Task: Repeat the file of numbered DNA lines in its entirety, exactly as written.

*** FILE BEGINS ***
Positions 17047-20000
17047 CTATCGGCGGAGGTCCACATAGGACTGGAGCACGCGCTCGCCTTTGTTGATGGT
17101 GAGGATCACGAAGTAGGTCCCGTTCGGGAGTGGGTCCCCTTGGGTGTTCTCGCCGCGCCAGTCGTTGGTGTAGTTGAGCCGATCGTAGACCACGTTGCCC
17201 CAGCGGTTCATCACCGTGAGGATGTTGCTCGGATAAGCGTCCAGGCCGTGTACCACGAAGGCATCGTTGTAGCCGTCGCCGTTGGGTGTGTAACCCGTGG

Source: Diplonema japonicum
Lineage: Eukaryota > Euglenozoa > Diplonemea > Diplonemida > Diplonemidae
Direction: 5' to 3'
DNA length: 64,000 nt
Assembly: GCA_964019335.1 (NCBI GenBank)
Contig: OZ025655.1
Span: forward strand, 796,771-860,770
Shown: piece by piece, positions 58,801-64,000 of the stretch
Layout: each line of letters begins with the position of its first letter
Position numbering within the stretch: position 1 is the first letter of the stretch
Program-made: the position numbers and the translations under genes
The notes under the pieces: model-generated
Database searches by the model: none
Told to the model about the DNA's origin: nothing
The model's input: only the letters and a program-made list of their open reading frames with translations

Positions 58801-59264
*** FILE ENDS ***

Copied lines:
Positions 17047-20000
17047 CTATCGGCGGAGGTCCACATAGGACTGGAGCACGCGCTCGCCTTTGTTGATGGT
17101 GAGGATCACGAAGTAGGTCCCGTTCGGGAGTGGGTCCCCTTGGGTGTTCTCGCCGCGCCAGTCGTTGGTGTAGTTGAGCCGATCGTAGACCACGTTGCCC
17201 CAGCGGTTCATCACCGTGAGGATGTTGCTCGGATAAGCGTCCAGGCCGTGTACCACGAAGGCATCGTTGTAGCCGTCGCCGTTGGGTGTGTAACCCGTGG

Source: Diplonema japonicum
Lineage: Eukaryota > Euglenozoa > Diplonemea > Diplonemida > Diplonemidae
Direction: 5' to 3'
DNA length: 64,000 nt
Assembly: GCA_964019335.1 (NCBI GenBank)
Contig: OZ025655.1
Span: forward strand, 796,771-860,770
Shown: piece by piece, positions 58,801-64,000 of the stretch
Layout: each line of letters begins with the position of its first letter
Position numbering within the stretch: position 1 is the first letter of the stretch
Program-made: the position numbers and the translations under genes
The notes under the pieces: model-generated
Database searches by the model: none
Told to the model about the DNA's origin: nothing
The model's input: only the letters and a program-made list of their open reading frames with translations

Positions 58801-59264